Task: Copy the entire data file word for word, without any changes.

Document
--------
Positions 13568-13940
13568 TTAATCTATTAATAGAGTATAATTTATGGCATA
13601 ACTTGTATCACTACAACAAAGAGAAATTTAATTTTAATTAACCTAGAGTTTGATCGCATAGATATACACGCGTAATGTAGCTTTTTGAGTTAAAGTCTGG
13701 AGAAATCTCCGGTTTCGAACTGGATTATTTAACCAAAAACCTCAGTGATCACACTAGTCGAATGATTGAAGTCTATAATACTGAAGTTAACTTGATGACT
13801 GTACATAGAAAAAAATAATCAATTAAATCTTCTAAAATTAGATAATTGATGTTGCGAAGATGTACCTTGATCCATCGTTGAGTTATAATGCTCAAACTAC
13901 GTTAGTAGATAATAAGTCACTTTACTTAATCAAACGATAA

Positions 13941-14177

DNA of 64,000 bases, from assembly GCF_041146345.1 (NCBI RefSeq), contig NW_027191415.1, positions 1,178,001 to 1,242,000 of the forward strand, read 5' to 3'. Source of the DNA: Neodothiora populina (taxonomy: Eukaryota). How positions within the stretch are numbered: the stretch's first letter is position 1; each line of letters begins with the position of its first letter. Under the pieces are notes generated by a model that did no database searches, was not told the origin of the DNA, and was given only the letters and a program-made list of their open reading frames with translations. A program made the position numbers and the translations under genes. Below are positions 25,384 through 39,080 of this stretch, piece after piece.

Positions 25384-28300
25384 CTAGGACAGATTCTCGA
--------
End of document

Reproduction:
Positions 13568-13940
13568 TTAATCTATTAATAGAGTATAATTTATGGCATA
13601 ACTTGTATCACTACAACAAAGAGAAATTTAATTTTAATTAACCTAGAGTTTGATCGCATAGATATACACGCGTAATGTAGCTTTTTGAGTTAAAGTCTGG
13701 AGAAATCTCCGGTTTCGAACTGGATTATTTAACCAAAAACCTCAGTGATCACACTAGTCGAATGATTGAAGTCTATAATACTGAAGTTAACTTGATGACT
13801 GTACATAGAAAAAAATAATCAATTAAATCTTCTAAAATTAGATAATTGATGTTGCGAAGATGTACCTTGATCCATCGTTGAGTTATAATGCTCAAACTAC
13901 GTTAGTAGATAATAAGTCACTTTACTTAATCAAACGATAA

Positions 13941-14177

DNA of 64,000 bases, from assembly GCF_041146345.1 (NCBI RefSeq), contig NW_027191415.1, positions 1,178,001 to 1,242,000 of the forward strand, read 5' to 3'. Source of the DNA: Neodothiora populina (taxonomy: Eukaryota). How positions within the stretch are numbered: the stretch's first letter is position 1; each line of letters begins with the position of its first letter. Under the pieces are notes generated by a model that did no database searches, was not told the origin of the DNA, and was given only the letters and a program-made list of their open reading frames with translations. A program made the position numbers and the translations under genes. Below are positions 25,384 through 39,080 of this stretch, piece after piece.

Positions 25384-28300
25384 CTAGGACAGATTCTCGA